Enjoying a drink above the treetops of Central Park in the Met’s hidden rooftop Sculpture Garden, walking the High Line, taking the No 4 bus from the Cloisters to downtown – best bus ride in Manhattan – watching the red kites in Washington Square Park, renting a top floor apartment near Union Square up six flights of steps and no lift – just like Barefoot in the Park.

There really is nowhere quite like New York…




I Never Knew That About New York, By Christopher WinnThe first and only city I have written about prior to writing about New York is my home town of London, and what struck me quite forcibly as I was doing my preliminary research is how many similarities there are between these two great world cities that sit facing each other across the Atlantic Ocean.

Both began life as ports and grew prosperous on international trade. As a result both have attracted people from all across the globe, with the result that New York and London are now the two most cosmopolitan cities in the world. Both have English as their official language although scores of different languages can be heard on the streets, while both cities enjoy culture and cuisine from every corner of the globe.

They are also by far and away their nation’s largest cities in terms of population, with New York and London each having a population of something over 8 million people.

Both have grown into leading international financial centers with financial institutions that sprang from humble beginnings in coffee shops, Tontine’s Coffee House on the corner of Wall Street and Water Street in New York, Jonathan’s Coffee House in Change Alley in the City of London.

Both have suffered devastating fires which changed the face of the city, London with the Great Fire of London in 1666, New York with the Great Fire of 1835.

Both New York and London are cultural capitals, boasting the best theater in the world, with the world’s top two theater districts, Broadway in New York and the West End in London, and are home to their respective nation’s best museums and art galleries, the Met, the Guggenheim, the Museum of Modern Art in New York, the British Museum, Victoria and Albert, Tate Galleries in London, as well as premier music and concert venues, the Lincoln Center and Madison Square Gardens in New York, the Royal Opera House, Barbican and South Bank Center in London.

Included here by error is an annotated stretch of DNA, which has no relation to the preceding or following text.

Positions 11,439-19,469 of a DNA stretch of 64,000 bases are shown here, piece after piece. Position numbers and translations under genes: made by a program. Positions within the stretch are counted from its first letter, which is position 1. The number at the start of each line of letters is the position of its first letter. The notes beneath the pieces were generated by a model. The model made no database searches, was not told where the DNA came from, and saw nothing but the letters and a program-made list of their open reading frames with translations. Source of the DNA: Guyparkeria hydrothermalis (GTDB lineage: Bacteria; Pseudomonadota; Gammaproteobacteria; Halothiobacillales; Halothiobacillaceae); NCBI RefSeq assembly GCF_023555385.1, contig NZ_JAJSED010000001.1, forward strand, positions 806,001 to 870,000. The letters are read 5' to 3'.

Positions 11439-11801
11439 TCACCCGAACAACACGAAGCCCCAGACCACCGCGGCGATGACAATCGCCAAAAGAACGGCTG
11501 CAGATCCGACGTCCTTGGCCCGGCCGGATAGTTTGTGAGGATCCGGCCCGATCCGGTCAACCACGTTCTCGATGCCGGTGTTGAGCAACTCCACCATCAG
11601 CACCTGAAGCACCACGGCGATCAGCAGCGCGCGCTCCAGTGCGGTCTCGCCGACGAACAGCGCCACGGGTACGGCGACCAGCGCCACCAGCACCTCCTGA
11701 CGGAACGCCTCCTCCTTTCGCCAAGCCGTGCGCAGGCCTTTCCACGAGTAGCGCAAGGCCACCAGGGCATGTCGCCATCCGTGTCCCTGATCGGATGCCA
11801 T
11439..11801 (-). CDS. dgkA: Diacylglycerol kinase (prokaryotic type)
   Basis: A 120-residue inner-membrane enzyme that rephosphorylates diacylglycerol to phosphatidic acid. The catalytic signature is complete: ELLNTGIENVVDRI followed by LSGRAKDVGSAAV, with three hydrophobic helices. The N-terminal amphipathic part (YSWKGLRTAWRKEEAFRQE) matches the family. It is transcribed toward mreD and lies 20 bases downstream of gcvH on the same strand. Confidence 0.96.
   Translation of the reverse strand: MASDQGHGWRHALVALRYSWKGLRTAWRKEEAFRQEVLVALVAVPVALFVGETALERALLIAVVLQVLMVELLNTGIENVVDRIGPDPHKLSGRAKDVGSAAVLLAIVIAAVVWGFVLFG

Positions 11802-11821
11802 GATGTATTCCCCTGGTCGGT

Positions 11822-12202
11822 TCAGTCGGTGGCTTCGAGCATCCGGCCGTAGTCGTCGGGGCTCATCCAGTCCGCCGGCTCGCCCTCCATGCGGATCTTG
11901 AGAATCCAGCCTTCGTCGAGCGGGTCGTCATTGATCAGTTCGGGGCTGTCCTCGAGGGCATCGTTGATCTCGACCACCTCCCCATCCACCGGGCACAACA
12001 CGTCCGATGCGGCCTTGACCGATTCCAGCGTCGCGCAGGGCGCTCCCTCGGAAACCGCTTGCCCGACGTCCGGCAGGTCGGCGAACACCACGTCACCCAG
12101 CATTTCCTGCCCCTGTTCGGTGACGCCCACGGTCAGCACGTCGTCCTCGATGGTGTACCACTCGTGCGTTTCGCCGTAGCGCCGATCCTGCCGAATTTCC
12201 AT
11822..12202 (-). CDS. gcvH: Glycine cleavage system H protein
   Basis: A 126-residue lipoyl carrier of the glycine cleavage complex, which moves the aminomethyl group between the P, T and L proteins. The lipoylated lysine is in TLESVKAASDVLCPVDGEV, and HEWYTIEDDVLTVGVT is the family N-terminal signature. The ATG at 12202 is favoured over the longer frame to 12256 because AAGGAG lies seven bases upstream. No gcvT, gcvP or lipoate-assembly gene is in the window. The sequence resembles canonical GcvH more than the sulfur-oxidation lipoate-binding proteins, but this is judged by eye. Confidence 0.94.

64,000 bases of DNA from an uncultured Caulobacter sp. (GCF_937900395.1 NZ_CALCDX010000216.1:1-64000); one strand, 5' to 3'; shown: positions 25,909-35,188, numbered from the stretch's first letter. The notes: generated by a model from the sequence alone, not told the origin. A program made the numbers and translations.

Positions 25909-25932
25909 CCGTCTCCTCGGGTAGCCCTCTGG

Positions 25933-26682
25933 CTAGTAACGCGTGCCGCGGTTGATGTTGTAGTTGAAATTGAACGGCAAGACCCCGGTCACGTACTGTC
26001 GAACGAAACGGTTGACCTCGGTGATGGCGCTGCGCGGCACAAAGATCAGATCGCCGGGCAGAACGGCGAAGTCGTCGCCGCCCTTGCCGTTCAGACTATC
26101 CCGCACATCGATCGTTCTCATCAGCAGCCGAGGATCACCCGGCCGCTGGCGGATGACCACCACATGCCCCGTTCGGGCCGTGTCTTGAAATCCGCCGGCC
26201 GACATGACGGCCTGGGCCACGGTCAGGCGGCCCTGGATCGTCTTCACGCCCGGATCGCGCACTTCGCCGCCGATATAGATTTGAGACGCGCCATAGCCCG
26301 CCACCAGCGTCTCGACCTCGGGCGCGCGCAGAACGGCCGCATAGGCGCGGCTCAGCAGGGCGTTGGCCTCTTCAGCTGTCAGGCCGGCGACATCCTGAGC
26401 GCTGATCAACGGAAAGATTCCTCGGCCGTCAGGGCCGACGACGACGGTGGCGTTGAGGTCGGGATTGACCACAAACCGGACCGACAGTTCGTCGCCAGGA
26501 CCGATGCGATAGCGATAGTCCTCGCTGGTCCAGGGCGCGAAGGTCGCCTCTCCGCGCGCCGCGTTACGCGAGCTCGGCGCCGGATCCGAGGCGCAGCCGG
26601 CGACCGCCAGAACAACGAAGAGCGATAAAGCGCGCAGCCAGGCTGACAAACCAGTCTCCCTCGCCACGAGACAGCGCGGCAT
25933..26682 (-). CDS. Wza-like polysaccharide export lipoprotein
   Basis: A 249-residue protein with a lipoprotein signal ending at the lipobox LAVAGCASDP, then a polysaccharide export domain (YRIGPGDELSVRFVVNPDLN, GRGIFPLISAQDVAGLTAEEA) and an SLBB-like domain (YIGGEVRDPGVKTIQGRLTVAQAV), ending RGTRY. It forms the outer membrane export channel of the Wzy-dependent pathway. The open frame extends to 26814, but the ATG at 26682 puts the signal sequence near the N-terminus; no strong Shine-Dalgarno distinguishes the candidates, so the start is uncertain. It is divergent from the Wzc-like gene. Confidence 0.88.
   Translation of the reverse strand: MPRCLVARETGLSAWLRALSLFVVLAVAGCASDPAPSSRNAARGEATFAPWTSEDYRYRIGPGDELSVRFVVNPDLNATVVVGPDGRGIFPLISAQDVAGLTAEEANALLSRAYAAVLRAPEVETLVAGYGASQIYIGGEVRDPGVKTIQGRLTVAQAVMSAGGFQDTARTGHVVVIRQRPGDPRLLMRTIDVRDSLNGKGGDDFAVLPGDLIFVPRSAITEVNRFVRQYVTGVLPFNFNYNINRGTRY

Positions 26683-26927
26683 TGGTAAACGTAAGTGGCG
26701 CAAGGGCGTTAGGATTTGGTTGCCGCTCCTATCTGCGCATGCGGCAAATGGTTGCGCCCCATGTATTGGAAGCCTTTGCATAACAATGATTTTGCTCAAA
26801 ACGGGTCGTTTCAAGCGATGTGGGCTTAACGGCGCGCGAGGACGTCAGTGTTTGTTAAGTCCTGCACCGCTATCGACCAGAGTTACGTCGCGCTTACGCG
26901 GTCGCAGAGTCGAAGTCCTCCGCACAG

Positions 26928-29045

New York and London possess two of the world’s most luxurious shopping streets, Fifth Avenue in New York being the most expensive in the world, Bond Street in London the second most expensive.

New York and London share many of the same place names too, Chelsea, Greenwich, Soho. In New York, the name SoHo is derived from South of Houston, while in London, Soho was an old hunting cry. There is even a Downing Street in New York’s Greenwich Village, named after the same Sir George Downing who gave his name to the famous London street where the British Prime Minister lives, at No 10. He was responsible for arranging the handover of New Amsterdam from the Dutch to the British in 1664.

Perhaps it is these similarities that help explain why someone who feels comfortable on the streets of New York will probably also feel comfortable on the streets of London and vice versa. Certainly, New York and London are the two cities I love the most – if I could live six months of the year in each how great would that be?



This Book Was A Tree, by Marcie Chambers CuffOnce upon a time, in a land maybe not so far away, there lived a perfectly programmed little kid. And it was you. You were an accomplished creative scientist with just about any convenient medium—crayons, finger paints, mud puddles, noodles—buzzing with ideas and willing to take wondrous risks with your actions and your thoughts. You dazzled the world with your vivid imagination. Discarded cardboard boxes metamorphosed into mailboxes and rocket ships, sofa cushions became modified superhero headquarters, and dirt piles were mountains inhabited by creepy villainous monsters. You broadcast your scientific findings throughout your world. And then, most likely, somewhere along the way, you had to deal with everyday stuff, and your natural creative and experimental tendencies were somehow gobbled up along the way. It is sad but true that an innately inquisitive child such as you could potentially develop into an incurious adult.

Creativity is slippery and difficult to define. It’s not a talent. It’s not just something you think about doing, it’s something you do. It’s a skill—like performing a magic trick—that’s developed and applied. To be creative, you must wander freely, explore without limits, and be open to brand new ideas. Creativity is not confined to the arts—it’s possible to be creative whenever you’re using your brain to tinker with original ideas—whether baking pinwheel cookies or teaching quantitative analysis. You gather information, mess around with productive thoughts, make critical judgments along the way, and craft concepts into their best forms. Creativity is insight—just a clever merging of everyday things. And it’s magical. First, standing before you is nothing. Then voila! There’s something brand new and super sparkly.

Are you still creative? Yes, indeed you are. Your highly developed human brain is a savvy creativity machine. Your brain was built for creative problem solving and can withstand years of innovation squashing. If your brain has gotten a little flabby on its right side, a course of systematic conditioning and stretching can help it “remember” its former creative achievements. Your brain will spring right back to prizewinning shape. It’s easy, even for a rusty grownup.

This Book Was A Tree, by Marcie Chambers Cuff